We met for dinner at a restaurant on the South side.  As I walked up to the door, there he was.  I definitely recognized him from his photos but was a little bit confused as to why he was still dressed in his George Hamilton costume.  As we said our hellos and shook hands, he took a look at my peeling skin and said "Oh, it doesn't look that bad!" effectively sweeping me off my feet with his gallantry and tact. 

I likely would have been offended if I wasn't trying so hard not to openly stare at his fake tan.  Seriously, he was absolutely tangerine, like Julian from "Bridget Jones's Diary."  And to make matters worse, he was a little on the short side.

We were seated by Vanessa, the hostess.  I know her name was Vanessa, because Bob apparently frequented this restaurant often and felt compelled to introduce me to all of the personnel.  Sadly, Tony wasn't working that night so our water glasses had to be refilled by a relative stranger.

Bob enjoyed talking about himself and was a bit of a name-dropper.  Yes, that Halloween photo was in fact taken at the Playboy Mansion (pause for dramatic effect, wait for gasp).  I tried to play along and act interested, but my heart was sinking.  He was a nice enough guy and he was clearly trying to impress me.  But as I plowed unenthusiastically through my seared ahi salad (my customary date dish-- it says "she's healthy but adventurous-- I can tell because she likes meaty fish") I just kept thinking "How can I take a 52 year-old man who fake tans seriously?"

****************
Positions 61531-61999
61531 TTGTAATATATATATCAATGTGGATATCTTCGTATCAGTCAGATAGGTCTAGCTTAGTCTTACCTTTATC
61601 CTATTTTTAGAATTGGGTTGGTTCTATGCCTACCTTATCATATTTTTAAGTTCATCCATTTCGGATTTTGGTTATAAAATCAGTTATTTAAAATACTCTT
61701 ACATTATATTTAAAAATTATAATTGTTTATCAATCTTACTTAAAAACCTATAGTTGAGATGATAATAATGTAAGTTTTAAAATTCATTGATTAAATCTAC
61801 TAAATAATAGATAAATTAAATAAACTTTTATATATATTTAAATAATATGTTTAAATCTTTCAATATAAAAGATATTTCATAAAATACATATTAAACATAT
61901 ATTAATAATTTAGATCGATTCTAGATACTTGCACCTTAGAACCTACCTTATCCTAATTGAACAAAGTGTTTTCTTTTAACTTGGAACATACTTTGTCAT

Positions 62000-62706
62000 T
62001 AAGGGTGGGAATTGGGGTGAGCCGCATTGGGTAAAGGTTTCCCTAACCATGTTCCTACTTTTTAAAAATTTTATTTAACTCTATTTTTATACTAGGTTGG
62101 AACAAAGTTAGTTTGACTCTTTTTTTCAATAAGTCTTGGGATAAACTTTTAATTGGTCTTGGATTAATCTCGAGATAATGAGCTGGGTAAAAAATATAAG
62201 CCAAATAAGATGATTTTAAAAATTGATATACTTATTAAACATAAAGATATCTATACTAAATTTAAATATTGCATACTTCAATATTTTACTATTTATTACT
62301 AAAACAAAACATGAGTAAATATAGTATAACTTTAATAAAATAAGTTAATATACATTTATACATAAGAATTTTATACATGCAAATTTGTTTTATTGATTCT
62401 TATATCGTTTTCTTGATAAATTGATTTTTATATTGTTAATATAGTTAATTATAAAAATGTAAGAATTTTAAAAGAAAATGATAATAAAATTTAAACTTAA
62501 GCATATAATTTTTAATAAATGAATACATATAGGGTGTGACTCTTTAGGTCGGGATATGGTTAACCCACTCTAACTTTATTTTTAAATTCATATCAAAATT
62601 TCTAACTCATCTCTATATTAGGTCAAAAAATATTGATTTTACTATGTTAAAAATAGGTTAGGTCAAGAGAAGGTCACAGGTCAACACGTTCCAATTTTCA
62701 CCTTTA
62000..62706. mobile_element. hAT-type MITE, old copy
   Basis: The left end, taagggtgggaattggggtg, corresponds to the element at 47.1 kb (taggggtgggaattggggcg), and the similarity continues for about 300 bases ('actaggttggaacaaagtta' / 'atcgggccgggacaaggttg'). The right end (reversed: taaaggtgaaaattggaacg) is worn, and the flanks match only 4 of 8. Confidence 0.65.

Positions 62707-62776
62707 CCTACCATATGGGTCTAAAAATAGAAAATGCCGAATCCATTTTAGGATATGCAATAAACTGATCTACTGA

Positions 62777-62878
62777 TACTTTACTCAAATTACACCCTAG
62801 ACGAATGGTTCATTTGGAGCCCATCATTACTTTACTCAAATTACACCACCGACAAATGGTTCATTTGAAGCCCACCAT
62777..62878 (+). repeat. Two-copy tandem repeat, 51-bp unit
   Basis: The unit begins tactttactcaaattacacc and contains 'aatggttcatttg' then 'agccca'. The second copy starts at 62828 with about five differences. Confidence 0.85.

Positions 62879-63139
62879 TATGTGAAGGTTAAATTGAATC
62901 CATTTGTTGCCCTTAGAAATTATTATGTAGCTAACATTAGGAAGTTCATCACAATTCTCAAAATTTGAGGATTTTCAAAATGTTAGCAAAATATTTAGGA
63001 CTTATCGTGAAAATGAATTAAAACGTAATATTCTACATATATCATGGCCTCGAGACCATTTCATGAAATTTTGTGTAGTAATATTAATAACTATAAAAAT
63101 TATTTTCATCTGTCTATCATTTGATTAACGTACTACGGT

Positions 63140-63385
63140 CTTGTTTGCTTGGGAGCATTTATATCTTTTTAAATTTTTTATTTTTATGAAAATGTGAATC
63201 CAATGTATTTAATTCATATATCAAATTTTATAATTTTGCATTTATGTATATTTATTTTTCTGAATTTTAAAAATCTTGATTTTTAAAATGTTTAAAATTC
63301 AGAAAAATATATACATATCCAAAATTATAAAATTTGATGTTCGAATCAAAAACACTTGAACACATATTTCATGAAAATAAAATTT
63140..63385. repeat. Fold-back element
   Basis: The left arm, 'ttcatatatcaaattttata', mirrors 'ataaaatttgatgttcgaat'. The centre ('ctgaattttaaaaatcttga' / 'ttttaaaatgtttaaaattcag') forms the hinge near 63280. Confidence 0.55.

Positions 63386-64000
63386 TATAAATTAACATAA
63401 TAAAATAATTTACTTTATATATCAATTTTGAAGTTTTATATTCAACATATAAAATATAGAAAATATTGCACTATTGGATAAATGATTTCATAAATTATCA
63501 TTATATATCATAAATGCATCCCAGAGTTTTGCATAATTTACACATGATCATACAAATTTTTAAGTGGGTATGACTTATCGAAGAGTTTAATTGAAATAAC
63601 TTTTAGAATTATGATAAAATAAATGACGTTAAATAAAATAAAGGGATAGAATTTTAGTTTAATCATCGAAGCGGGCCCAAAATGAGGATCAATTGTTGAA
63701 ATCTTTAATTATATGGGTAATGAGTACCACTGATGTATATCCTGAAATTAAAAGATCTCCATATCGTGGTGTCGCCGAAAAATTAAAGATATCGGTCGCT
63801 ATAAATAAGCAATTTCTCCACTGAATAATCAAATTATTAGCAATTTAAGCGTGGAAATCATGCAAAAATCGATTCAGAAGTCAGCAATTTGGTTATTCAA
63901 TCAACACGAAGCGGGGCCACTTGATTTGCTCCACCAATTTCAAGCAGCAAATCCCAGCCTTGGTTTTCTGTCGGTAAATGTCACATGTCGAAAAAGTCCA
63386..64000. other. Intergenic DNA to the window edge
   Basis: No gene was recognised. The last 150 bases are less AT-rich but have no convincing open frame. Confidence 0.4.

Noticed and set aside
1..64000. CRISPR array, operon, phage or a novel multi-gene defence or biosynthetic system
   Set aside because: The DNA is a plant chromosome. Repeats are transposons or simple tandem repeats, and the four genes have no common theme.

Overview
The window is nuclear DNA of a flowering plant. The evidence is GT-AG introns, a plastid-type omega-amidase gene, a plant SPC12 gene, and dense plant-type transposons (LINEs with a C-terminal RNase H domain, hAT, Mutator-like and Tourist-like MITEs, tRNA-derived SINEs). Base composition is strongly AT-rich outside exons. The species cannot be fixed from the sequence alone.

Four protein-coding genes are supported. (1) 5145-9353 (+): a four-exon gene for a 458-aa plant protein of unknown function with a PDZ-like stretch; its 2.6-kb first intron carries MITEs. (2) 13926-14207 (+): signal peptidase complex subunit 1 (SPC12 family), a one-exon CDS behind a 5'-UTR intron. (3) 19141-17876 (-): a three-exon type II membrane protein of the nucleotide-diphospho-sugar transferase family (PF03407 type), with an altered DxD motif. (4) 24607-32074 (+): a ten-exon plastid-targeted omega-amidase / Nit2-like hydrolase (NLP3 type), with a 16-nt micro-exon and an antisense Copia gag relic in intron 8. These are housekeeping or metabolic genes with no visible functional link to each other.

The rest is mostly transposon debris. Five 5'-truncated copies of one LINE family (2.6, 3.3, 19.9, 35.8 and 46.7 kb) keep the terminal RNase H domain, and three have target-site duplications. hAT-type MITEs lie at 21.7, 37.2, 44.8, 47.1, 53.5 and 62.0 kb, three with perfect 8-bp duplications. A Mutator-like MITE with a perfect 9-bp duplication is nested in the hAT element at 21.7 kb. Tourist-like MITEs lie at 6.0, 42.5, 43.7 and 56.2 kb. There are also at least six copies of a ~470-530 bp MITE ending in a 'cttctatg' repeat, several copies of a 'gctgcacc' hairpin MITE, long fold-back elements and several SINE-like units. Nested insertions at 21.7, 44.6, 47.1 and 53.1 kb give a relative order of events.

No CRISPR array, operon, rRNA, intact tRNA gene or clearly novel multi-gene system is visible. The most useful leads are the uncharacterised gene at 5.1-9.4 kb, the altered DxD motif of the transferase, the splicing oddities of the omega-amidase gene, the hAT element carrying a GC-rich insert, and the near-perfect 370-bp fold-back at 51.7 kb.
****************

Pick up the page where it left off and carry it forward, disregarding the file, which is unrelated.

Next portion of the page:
So the date crawled to its end.  Before we walked out, I took a brief trip to the ladies room where I checked my text messages to find that two of my friends were coincidentally and unexpectedly sitting in the bar of the same restaurant and had been watching my super-hot date.  If I can paraphrase:  "Hey, I can see you.  How old is that guy?"

I didn't want Bob to know that we were being spied on...nor did I want to introduce him to my friends, so I let him walk me to my car.  I drove around the building, waited til he left, then parked again and went back in to join my friends.  I'm sure Vanessa and crew likely ratted me out later, but I really needed the girl time.

Try to contain your shock when I tell you that Bob asked me out again, via text.  I made Yoda tremendously proud by not taking the cowardly way out and was instead honest.  I texted back "You seem like a wonderful man, but this just isn't a match for me.  I wish you luck on your journey."  That second sentence is one that is quite hard for me to say (or text) with a straight face, but Bob was very much the type of man who is on a journey.

But not quite like this.

As bad dates go, it was harmless.  But it reconfirmed what match.com had taught me-- that online dating was never going to work for me.  And also that I should stop lying about my number of cats.  So I decided to give up for good.

But first, I checked my eHarmony inbox one more time... to find that a handsome man with a great-looking dog who lived in a little town southwest of Denver had contacted me. 

Bonus:  He can READ!

Shortly after that, this man became The Boy.  And that has made all the difference.


  1. as a single woman going through the same turmoil, I chuckled through your dating saga. There wasn't a like button or I would have pushed it. Joy

  2. Have been looking forward to catching up on the posts as alwaysvthey r. Fab and so happy that u seem to b n a good spot ....high on the mountain !
    U need to take this public lol